Italian authorities have impounded the charity vessel Sea-Watch 3 after 47 migrants aboard were disembarked at the port of Lampedusa.
The migrants were transferred onto the island on Sunday, May 19, after being rescued 30 nautical miles off the Libyan coast on May 15.
As the Sea-Watch-operated ship was deemed too big to enter Lampedusa, the migrants were transported to shore by Italy’s customs police, the Guardia di Finanza, and the coastguard who boarded the vessel.
The Sea-Watch 3 itself was ordered to sail to Licata, mainland Sicily. The German charity organization Sea-Watch said the vessel had been taken into “probationary confiscation”.
“The subsequent probationary confiscation of our ship was as foreseeable as it is outrageous,” Philipp Hahn, Head of Mission of Sea-Watch 3, commented.
“We have not broken any law, on the contrary, we have once more upheld the law of the sea and the Geneva Refugee Convention, so we are confident this will lead to no further proceedings. But this is a rescue ship, not a cruiser. Every day it is held in port, people may die.”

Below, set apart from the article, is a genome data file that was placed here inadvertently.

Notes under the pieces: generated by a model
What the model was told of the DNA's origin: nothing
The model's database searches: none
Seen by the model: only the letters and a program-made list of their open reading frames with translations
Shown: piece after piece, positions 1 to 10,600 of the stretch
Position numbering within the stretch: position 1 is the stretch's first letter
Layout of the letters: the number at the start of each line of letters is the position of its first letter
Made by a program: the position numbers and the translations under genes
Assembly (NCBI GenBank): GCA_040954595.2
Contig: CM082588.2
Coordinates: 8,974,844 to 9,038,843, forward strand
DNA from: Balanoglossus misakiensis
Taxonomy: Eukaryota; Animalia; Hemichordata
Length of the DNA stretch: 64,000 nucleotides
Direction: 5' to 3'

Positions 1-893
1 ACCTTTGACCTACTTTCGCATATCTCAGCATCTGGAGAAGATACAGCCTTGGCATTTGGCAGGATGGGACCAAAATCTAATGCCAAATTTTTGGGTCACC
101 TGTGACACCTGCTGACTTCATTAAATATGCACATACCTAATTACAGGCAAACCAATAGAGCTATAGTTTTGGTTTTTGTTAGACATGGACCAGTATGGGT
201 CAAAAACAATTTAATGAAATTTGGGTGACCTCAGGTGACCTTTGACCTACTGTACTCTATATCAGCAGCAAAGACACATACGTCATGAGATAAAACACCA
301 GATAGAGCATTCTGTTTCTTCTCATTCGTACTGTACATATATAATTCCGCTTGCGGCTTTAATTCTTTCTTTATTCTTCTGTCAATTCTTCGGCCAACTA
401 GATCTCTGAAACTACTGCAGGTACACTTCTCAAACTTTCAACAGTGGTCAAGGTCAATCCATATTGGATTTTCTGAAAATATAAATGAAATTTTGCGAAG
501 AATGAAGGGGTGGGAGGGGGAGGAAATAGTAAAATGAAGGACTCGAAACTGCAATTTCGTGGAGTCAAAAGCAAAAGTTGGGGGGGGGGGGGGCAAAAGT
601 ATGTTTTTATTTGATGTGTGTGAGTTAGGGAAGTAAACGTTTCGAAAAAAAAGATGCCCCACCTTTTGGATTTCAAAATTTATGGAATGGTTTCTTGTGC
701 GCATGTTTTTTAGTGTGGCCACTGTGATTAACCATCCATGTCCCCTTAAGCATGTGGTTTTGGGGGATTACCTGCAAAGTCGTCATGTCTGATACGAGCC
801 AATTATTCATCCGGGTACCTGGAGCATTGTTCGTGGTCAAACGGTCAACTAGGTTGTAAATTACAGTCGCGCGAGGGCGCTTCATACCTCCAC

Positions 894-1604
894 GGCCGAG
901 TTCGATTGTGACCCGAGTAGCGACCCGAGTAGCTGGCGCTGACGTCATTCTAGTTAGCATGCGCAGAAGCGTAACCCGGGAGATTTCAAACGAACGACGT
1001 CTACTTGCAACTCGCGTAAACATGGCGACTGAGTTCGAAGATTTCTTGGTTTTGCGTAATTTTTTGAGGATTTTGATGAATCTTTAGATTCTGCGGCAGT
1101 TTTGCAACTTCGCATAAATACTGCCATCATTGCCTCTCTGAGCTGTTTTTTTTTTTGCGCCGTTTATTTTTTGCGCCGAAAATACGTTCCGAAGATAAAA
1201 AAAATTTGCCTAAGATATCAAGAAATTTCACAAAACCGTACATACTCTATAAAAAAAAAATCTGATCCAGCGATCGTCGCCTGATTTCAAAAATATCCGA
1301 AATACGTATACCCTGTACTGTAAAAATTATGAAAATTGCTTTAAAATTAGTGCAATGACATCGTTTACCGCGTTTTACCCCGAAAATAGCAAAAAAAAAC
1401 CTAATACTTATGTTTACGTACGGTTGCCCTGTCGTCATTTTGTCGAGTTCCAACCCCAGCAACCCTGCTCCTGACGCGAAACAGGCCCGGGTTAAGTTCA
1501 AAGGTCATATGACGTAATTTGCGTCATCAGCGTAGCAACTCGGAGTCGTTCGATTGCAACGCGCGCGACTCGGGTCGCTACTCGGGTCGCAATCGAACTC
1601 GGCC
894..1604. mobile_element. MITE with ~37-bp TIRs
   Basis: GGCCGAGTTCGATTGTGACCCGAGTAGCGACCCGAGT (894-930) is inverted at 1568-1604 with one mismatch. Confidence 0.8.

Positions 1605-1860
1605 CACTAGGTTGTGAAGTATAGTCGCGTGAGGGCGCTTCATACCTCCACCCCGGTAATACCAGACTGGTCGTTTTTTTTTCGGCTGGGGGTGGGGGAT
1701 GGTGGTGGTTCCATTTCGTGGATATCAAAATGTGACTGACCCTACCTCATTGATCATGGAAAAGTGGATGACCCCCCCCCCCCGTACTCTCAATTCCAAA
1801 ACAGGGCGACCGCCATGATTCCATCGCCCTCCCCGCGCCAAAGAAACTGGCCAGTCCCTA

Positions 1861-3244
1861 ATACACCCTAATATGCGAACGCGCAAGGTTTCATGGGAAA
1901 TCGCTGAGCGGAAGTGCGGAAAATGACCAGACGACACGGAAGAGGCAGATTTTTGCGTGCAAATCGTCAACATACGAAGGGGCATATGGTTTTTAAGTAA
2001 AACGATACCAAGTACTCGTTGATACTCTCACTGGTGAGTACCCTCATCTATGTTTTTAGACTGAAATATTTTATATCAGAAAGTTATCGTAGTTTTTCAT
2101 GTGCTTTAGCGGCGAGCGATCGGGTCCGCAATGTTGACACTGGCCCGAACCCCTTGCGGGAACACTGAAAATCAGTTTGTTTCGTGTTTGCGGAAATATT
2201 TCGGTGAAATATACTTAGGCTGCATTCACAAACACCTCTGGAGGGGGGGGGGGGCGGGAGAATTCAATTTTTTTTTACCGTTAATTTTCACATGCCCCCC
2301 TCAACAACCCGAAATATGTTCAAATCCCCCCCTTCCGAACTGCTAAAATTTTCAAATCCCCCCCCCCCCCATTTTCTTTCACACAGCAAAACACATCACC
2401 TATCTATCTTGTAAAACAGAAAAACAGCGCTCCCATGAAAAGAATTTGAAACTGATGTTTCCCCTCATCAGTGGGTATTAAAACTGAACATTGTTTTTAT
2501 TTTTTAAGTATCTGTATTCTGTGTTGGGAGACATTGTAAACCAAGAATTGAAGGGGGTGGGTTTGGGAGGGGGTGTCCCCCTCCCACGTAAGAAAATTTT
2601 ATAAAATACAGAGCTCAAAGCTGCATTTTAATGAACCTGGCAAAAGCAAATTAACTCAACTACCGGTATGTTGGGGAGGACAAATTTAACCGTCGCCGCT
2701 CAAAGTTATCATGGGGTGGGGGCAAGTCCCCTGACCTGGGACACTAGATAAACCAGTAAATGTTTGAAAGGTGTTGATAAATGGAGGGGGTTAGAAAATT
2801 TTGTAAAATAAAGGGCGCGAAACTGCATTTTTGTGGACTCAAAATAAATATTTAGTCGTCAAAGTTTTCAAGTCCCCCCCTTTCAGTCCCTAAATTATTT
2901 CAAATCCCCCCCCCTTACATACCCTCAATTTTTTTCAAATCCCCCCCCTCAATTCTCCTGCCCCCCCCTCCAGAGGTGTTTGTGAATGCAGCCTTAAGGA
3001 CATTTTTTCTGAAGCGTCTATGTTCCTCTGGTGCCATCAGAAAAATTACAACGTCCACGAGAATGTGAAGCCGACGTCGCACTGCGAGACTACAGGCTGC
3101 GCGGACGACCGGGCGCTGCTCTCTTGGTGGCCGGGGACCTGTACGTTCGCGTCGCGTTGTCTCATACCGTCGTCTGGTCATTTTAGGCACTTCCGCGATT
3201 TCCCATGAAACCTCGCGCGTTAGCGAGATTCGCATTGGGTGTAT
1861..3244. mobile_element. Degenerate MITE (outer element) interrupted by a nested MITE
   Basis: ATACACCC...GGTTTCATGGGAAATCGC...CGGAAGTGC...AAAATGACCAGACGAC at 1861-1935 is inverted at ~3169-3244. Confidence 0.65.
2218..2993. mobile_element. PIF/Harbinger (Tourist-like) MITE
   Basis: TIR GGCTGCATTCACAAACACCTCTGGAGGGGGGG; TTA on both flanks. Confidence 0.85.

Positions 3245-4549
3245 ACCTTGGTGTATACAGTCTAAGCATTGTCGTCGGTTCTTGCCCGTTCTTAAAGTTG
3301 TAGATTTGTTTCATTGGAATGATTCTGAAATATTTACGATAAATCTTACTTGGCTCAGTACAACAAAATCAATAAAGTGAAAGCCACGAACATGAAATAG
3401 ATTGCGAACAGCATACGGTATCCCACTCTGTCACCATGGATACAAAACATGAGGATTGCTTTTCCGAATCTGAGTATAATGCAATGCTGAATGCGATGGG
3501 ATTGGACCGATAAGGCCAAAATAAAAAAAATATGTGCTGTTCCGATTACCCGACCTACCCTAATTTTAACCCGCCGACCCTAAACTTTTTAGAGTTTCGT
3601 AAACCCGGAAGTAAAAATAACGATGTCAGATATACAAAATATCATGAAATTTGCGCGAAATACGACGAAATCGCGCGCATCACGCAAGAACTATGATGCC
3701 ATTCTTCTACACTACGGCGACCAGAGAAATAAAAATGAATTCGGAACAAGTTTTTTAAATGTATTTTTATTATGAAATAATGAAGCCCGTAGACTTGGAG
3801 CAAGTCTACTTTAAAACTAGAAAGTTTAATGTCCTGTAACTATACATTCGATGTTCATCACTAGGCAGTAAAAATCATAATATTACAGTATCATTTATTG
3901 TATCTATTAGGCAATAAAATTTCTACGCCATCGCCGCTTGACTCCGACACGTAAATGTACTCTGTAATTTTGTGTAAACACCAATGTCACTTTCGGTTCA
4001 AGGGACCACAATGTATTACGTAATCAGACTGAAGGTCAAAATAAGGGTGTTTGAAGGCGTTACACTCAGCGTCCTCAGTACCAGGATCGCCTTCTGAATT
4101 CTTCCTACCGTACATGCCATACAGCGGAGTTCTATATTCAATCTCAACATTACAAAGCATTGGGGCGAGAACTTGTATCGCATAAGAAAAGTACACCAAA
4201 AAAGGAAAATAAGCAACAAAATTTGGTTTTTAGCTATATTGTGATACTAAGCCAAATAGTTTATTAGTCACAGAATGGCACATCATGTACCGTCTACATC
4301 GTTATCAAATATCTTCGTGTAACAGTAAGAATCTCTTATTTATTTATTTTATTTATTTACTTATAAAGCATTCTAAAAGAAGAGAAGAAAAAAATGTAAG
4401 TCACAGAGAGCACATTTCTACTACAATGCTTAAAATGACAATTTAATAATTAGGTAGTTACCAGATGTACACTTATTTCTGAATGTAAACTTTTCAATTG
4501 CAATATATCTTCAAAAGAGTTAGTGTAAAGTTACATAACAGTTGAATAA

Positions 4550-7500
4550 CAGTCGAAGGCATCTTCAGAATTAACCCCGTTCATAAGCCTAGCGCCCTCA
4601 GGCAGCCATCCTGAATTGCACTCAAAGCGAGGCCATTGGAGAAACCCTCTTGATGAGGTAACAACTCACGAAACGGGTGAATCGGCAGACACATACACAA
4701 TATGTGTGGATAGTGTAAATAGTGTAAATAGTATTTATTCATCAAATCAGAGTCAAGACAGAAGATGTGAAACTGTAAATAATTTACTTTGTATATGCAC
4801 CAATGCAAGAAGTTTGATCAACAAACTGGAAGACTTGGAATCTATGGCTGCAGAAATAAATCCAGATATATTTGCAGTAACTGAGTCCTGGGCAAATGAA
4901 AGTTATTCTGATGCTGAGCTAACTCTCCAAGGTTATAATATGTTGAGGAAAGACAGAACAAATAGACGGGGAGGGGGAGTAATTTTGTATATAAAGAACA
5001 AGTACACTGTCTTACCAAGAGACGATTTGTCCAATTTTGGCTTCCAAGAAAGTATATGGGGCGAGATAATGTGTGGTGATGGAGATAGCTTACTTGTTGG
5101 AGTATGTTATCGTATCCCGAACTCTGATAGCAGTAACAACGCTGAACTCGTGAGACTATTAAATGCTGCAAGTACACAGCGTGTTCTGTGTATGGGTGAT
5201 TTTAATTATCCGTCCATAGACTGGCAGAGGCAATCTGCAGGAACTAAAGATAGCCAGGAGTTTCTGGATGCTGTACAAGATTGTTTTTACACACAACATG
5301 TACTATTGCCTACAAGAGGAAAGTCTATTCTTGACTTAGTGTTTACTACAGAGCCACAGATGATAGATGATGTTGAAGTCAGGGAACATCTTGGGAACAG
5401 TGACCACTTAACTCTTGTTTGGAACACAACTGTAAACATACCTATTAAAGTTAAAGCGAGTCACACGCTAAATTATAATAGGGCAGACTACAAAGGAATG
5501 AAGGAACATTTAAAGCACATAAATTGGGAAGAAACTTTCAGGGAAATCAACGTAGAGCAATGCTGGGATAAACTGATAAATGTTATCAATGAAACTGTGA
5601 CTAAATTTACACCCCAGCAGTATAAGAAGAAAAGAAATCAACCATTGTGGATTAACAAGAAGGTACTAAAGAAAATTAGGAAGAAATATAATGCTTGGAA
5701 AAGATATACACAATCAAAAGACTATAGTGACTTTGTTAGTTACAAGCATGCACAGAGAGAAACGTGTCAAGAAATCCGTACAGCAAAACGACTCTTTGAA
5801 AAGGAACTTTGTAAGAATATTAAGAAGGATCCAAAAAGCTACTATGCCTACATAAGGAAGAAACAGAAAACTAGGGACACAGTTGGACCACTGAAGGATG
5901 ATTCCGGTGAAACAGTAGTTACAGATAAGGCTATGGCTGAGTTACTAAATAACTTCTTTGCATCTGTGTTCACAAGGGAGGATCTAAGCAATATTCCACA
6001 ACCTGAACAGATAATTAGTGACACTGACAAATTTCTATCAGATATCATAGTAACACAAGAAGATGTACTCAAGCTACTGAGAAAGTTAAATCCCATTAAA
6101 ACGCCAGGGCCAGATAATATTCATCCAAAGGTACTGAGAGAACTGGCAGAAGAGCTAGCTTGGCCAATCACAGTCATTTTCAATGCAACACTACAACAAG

Italian society, @guardiacostiera and NGOs hand in hand, to hold up human dignity and to safeguard the constitution! #DefendSolidarity #constitutionalObedience #openhearts #openPorts pic.twitter.com/e8nRmCPIbb
— Sea-Watch International (@seawatch_intl) May 19, 2019
The disembarkation of migrants in Lampedusa on Sunday is widely seen as a blow to Italy’s hardline deputy prime minister Matteo Salvini who had earlier tweeted that even if the ship was impounded, there should be no disembarkation, adding that anyone who thinks otherwise should claim responsibility for their actions.
“The ports are not closed, they cannot be closed,” Giorgia Linardi, Sea-Watch’s representative to Italy, said on Monday.
“We have affirmed a legal duty, a moral duty, an act of solidarity: rescue at sea must be protected and defended.”
According to Sea-Watch, the United Nations urged the Italian government in a letter on Saturday to withdraw a directive by the minister of interior Salvini, stating that “search and rescue operations aiming at saving lives at sea cannot represent a violation of national legislation on border control or irregular migration, as the right to life should prevail over national and European legislation, bilateral agreements and memoranda of understanding.”